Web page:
An author bio is your About Me page on your publisher’s website or in the back of your published book, and the regrettable author bios come in two types. First is the one that includes too many superficial details that quickly become outdated. Second is the off-putting bio that comes across badly to the readers. When you submit an author bio to your publisher, you may be stuck with it for a long time. Think about it, keep it brief and timeless, and revise before you send it in.
As soon as you send your author bio to your publisher, it is beyond your control. It goes inside every copy of your e-book or print book. It appears on your designated author page at Amazon.com or BarnesandNoble.com, and only the publisher has access to those pages. But the publishers don’t have the time to make constant updates for authors, nor will they allow authors to do it themselves. You author bio is going to stick for years if not forever, so make sure you’re comfortable with it.
Most publishers require their authors to write the bios in third-person, but some may allow first-person. Either way, keep it brief and timeless. By timeless, I mean statements like, “[Your name] enjoys writing interracial romance in which the lovers use humor, courage, and compassion to earn their happy ending.” This statement is meaningful to the readers and unlikely to change. It is also abstract enough not to be too revealing. For example, you may not want to list your hometown and risk readers dropping in on you for a visit.
You can always limit your author bio to, “[Your Name] loves to hear from [his/her] readers. You can reach [him/her] at http://www [dot] authorwebsite [dot]com.” This invites interested readers to your website where you can post in more detail and update things whenever you want. This saves you from including things in your author bio that can become embarrassingly outdated. Imagine being stuck with an author bio that gushes about your spouse long after you have come through an acrimonious divorce, or lists you as still being involved with an authors’ group who recently made the news for plagiarism.
Keeping your author bio timeless and brief can also help you to avoid an off-putting author bio, which can come across like a slap in the face to readers, especially if they have just been emotionally moved by your story. There are so many good books out there and so little time that it doesn’t take much to make readers drop you from their authors-to-watch lists. Here are some examples of potentially off-putting author bios:
Bios that apologize: Ms. Writer is so thrilled to meet other writers and readers who don’t think that a woman writing about men loving men is weird. Statements like this used to come up all the time in the gay romance genre. Why would it be weird? It is just another form of fiction. Never apologize for what you write.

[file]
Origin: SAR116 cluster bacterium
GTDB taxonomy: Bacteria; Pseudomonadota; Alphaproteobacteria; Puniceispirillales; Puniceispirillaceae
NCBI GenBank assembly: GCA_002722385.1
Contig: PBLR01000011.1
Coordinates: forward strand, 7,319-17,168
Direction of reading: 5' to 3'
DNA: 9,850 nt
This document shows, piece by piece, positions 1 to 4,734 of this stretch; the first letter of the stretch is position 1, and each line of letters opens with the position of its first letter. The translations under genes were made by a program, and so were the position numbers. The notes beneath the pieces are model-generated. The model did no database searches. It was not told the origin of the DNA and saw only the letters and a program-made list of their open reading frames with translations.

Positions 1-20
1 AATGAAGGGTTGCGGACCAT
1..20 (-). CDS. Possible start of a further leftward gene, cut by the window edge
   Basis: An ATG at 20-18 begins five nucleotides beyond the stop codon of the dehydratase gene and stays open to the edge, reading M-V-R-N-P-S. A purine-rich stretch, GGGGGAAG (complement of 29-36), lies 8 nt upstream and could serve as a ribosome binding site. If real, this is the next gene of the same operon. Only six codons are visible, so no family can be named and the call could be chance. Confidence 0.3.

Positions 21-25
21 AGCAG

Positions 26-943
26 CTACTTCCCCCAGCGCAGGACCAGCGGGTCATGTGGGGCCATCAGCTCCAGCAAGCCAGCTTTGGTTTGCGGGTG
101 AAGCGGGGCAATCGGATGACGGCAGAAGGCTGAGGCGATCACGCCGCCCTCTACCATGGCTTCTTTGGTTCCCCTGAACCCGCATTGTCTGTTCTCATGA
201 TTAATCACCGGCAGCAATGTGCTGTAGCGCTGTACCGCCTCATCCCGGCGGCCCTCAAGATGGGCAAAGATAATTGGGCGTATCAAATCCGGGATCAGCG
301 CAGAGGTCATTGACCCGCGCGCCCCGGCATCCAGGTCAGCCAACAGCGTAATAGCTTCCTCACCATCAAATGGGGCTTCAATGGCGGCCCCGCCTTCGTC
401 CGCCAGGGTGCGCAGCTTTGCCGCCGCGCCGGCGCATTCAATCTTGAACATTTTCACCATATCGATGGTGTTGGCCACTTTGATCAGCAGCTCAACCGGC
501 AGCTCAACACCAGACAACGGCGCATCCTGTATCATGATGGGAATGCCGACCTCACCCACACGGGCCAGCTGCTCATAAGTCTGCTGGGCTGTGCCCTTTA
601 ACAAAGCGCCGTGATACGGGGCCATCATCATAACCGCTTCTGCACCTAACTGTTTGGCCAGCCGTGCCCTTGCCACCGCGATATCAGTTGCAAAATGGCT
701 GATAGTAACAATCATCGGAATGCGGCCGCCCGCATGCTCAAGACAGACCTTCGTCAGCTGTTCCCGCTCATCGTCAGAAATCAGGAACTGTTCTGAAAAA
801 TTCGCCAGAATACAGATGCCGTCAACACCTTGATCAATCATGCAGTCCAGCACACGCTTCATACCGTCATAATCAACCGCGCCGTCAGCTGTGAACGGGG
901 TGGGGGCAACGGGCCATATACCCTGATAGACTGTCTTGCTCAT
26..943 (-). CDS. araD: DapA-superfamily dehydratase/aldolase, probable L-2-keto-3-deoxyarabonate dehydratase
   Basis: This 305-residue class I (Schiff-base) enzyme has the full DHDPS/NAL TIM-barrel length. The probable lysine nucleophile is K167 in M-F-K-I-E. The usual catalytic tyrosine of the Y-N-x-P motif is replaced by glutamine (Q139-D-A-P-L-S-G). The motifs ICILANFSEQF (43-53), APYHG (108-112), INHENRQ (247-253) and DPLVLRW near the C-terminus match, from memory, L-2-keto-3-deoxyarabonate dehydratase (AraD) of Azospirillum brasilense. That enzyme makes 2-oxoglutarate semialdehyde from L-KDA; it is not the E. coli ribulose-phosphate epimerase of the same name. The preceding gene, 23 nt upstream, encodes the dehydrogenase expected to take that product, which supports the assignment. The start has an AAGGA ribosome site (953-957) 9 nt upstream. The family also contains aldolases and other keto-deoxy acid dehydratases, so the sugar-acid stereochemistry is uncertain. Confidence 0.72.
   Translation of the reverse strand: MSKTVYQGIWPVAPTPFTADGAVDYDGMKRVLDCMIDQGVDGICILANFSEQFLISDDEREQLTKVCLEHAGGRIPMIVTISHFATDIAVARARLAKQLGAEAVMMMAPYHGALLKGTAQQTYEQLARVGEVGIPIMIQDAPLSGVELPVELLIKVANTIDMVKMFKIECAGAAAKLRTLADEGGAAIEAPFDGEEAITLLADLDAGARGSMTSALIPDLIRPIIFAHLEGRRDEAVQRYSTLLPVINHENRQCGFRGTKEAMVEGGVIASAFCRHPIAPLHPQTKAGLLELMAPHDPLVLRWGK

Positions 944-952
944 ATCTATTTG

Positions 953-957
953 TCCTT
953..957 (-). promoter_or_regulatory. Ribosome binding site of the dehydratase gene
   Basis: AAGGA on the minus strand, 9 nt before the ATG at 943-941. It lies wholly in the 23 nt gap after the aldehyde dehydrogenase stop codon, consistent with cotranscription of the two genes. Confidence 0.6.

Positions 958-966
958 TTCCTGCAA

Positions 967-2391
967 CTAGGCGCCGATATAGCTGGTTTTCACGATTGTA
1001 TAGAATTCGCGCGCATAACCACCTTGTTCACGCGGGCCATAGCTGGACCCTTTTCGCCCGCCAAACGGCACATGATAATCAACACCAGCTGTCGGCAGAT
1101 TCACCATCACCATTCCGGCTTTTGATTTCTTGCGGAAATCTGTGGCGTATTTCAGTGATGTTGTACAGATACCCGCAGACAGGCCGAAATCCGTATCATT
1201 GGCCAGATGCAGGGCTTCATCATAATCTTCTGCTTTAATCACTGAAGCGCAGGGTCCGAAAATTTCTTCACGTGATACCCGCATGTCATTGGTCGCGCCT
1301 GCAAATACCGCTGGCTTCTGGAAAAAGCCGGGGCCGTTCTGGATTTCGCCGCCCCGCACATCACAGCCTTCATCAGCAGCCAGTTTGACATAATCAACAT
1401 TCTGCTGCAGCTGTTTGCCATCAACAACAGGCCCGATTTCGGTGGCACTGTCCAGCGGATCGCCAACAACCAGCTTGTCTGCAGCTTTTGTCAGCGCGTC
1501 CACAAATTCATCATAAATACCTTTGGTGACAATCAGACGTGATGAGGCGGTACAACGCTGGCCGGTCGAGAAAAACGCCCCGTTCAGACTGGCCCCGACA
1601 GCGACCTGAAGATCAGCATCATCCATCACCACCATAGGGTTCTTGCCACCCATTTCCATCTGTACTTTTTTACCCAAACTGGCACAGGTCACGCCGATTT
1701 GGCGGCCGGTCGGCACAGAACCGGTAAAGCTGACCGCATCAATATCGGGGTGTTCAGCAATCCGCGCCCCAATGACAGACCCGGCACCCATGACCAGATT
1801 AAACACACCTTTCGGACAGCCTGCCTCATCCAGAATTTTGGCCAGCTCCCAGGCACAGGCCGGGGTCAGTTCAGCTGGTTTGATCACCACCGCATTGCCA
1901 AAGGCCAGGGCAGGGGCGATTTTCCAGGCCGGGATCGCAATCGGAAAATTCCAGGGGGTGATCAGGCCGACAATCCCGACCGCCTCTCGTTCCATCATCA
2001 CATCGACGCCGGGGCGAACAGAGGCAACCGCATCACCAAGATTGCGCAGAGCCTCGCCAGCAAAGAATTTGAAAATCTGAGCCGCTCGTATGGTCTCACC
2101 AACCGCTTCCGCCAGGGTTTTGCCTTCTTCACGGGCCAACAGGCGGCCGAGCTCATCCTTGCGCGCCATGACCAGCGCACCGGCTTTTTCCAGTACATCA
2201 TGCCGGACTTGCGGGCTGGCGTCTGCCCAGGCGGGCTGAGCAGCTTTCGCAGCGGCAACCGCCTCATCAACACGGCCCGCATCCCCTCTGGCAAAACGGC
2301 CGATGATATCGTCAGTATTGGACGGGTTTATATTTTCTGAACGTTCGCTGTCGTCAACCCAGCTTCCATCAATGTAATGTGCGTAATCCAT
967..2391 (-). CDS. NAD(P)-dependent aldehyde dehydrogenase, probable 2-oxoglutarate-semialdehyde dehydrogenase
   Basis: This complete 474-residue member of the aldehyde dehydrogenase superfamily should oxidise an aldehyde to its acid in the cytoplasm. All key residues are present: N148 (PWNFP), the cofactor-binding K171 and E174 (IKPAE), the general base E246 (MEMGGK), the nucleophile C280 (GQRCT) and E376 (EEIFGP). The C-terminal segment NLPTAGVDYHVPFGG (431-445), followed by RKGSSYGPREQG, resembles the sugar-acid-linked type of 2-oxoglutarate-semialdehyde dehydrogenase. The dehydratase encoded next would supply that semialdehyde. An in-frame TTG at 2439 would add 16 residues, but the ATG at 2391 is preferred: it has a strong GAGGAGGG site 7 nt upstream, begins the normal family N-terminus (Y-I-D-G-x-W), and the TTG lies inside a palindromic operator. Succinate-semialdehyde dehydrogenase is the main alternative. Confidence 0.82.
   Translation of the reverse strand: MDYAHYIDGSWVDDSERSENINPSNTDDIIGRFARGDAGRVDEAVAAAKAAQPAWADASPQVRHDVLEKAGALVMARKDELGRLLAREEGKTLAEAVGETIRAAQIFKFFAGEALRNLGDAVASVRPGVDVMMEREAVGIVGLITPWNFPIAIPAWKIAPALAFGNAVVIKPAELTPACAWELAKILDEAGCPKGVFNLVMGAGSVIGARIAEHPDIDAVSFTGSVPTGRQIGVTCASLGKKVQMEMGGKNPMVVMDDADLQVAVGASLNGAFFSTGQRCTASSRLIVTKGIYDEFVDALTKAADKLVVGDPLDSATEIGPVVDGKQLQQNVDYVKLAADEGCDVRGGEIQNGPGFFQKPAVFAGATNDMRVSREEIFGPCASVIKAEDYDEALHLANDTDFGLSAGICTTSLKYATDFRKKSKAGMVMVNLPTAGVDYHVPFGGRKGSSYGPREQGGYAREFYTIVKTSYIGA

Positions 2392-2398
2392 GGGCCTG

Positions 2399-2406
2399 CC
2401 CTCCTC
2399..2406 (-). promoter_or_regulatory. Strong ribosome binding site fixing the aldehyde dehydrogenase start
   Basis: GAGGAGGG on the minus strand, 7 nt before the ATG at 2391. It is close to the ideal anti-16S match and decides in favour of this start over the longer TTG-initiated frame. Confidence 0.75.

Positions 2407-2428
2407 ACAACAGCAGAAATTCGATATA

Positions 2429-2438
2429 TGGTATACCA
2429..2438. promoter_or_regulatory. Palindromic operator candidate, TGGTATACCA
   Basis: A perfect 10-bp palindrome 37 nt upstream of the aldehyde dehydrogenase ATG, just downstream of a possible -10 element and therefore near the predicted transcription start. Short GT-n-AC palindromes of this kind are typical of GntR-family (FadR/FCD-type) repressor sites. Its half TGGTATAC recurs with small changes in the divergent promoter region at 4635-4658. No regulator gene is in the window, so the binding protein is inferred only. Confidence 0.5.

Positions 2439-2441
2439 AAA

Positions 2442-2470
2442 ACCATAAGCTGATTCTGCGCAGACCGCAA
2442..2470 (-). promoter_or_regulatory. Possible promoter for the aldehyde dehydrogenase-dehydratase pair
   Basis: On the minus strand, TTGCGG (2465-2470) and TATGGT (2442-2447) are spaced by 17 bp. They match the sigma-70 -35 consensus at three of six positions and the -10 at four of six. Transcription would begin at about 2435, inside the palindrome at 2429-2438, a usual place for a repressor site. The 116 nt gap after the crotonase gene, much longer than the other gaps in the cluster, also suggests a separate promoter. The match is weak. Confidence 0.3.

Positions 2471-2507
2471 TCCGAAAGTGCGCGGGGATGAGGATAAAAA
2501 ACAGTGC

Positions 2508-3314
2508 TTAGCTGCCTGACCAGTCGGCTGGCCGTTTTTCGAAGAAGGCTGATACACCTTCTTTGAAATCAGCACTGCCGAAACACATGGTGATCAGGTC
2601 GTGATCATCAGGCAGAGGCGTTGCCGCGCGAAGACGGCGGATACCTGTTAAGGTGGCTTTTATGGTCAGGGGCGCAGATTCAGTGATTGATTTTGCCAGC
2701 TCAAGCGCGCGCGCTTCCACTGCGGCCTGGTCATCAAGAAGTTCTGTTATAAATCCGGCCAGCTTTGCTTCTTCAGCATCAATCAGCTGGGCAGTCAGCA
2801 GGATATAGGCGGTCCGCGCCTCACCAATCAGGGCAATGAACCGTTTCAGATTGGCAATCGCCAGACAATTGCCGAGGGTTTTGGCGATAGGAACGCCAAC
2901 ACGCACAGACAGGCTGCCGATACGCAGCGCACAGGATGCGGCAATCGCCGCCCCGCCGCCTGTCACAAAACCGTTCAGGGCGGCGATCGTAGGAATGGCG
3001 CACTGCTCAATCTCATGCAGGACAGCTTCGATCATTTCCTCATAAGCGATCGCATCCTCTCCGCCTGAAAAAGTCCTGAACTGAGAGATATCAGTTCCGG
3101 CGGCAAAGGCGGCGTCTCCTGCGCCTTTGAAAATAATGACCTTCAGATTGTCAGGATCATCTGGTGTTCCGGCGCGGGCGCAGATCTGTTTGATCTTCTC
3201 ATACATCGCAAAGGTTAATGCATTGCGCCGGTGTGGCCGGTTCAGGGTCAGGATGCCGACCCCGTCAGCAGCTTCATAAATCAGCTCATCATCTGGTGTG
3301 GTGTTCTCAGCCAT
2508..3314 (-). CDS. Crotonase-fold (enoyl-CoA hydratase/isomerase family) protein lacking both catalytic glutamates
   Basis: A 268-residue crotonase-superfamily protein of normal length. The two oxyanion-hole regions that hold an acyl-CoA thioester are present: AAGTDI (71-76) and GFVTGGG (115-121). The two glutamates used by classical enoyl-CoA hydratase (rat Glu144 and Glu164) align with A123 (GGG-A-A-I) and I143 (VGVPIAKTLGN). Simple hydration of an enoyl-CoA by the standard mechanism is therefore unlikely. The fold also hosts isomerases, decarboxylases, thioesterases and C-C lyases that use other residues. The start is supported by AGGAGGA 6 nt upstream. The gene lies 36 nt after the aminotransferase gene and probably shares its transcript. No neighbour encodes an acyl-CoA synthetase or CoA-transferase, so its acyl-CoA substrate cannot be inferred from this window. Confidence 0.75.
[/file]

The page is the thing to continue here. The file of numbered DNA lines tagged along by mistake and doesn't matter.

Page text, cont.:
Bios that brag: Mr. Writer, creator of the beloved and critically acclaimed series… Beloved? And this comes from the author himself? Ms. Writer is the recipient of numerous awards. If you have received specific honors such as a Hugo or Edgar or National Book Award or a MacArthur fellowship or something like that, do list it. Omit the date and connect the award to the relevant book or project. Otherwise, avoid statements with vague adjectives like numerous or countless, which can sound unbelievable.
Bios that are flippantly uninformative: Ms. Writer loves fuzzy green socks, motorcycles, and marshmallows, but not all in the same cup of cocoa. Why even waste the readers’ time with this? They turned the page to your author bio hoping to learn something sincere and meaningful about you. It might be a great line for Twitter, but not for something as permanent as your author bio.
Clichéd bios: Here are two clichés that I see so often that I’d like to invent a drinking game around them: Mr. Writer has been writing since grade school / age four / birth when he popped out of the womb clutching a pen and notepad. And, Ms. Writer is owned by [insert number of] neurotic cats. Clichés are like the flippantly uninformative author bios; they imply that the author doesn’t care enough to communicate with the readers.
Clichés can also be offensive. Readers with mental health issues understandably dislike the author bios that jokingly compare character creation to hearing voices: Mr. Writer spends his delightful days taking dictation from the rowdy crew of muses in in his head. Hmmm, try explaining how much fun that is to a real schizophrenic.
Bios that are strenuously quirky: I once read a long one written from the viewpoint of the author’s cat: Mommy spends far too much time making up stories about hot men and typing on her laptop when she should be giving me catnip. And then there is my own author bio written in 2010 that has the obnoxious sentence, “Unlike 99.9% of all authors, I wasn't born writing…” I kick myself now whenever I run across that sentence on the internet somewhere. If only I had known to keep my author bio brief and timeless!